As with “Let’s Talk About It,” “Trans+” offers advice on sexual activity and orgasms. It asks, “So How DO Trans People Have Sex” before offering a road map-type graphic for guiding oneself through the use of sex toys, oral sex, anal sex, kissing, and mutual masturbation.
“Paying attention to what activities you find fun, sexy, arousing, and pleasurable is the road map to what kinds of sexual activities are for you,” it reads. The authors also inform readers of slang for oral sex “sometimes called giving head, carpet munching, blow job, going down”) and anal sex (“sometimes called butt sex, tossing salad, sodomy”).
This book, like others found in Idaho schools, is framed entirely inside the radical gender ideology informing the trans view of the world. “Gender identity” is depicted as innate and immutable — some kids are just born that way and can know this as toddlers. They may be unhappy because our transphobic society tries to pigeonhole them into categories of normal gender binaries or normal sex. Society and schools must affirm the new identity.
A new world beyond the binary is possible. In fact, quite counter to history, “Trans+” begins with an apparent message for individuals experiencing gender confusion, seeking to reassure them that their gender-confused “ancestors” were treated as gods. “Transgender and gender non-binary people have often held a revered place in their societies … So go forward in this book, in your life, in your world, knowing that you are perfect, whole, and complete,” it reads. “Operate from a place where you know your own power, your own marvelousness. Know that your ancestors were no less than gods.”
It’s unclear how exactly these books made their way into Centennial High School, but West Ada policy provides a laundry list of criteria for books. One maintains that “learning resources shall be selected based on their ties to the curriculum, intended audience, and student age/grade level.”
These books and others have raised questions about Idaho law, which provides a loophole for obscenity within institutions that exist for an educational purpose, such as public schools. Recently proposed state-level legislation, the "Children’s School and Library Protection Act," would prohibit school employees from making harmful material available to minors. It would allow minors who obtained harmful materials in violation of the law, or their parents or legal guardians, to bring a civil lawsuit if school or library personnel distributed the materials or if the school or library “failed to take reasonable steps to restrict access to material harmful to minors.”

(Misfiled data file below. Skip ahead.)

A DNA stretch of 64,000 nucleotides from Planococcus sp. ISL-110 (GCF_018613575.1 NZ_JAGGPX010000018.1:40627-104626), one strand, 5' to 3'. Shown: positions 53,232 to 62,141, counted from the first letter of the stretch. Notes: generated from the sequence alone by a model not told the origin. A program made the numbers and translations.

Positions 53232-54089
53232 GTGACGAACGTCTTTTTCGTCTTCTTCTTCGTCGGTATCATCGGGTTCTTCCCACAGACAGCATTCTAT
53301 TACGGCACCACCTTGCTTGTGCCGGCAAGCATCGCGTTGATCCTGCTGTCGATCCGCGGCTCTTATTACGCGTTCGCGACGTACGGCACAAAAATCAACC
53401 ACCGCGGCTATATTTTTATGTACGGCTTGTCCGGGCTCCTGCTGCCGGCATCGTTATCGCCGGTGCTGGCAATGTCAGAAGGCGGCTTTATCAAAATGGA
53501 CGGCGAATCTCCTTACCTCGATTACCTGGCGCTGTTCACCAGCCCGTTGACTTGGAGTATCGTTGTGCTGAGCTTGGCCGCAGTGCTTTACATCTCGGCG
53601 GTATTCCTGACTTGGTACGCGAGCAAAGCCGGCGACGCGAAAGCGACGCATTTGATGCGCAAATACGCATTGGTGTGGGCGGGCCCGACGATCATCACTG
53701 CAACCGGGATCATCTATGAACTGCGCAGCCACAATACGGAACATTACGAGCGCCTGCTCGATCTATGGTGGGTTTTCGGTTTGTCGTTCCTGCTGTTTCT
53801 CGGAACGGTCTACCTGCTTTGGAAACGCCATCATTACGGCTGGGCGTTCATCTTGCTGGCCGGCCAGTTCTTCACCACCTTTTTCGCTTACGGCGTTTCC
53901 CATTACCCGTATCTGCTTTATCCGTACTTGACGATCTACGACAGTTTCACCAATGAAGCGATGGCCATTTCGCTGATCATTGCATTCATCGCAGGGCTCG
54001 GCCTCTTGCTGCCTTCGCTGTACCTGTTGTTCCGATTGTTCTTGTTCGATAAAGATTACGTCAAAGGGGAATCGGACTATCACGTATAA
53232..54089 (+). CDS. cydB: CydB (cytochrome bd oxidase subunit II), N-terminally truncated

The bill text would seemingly preclude content like “Trans+” and “Let’s Talk About It” from reaching school library shelves. In defining content that’s harmful to minors, it includes depictions of masturbation, sexual excitement, sexual conduct more generally, and nudity, among other things.
Deputy Superintendent of West Ada School District Nick Smith contradicted records provided by his Chief of Staff by denying that these books were in circulation in West Ada school libraries. The public records, however, plainly lists the books among those in circulation at Centennial High School. The school district later said the books had been lost. A Feb. 21 email obtained via public records request shows Chief of Staff Niki Scheppers telling Smith that both books were marked as lost in the district’s computer system. Nonetheless, Scheppers told Smith they’re “technically ‘in circulation.’”
It’s unclear why Smith said they weren’t or when the books were initially regarded as lost. Scheppers later said via email that “Trans+” was acquired on April 20, 2022, checked out on Jan. 6, “but never returned.” According to the district, it was due on Feb. 7 and marked as lost on Feb. 9.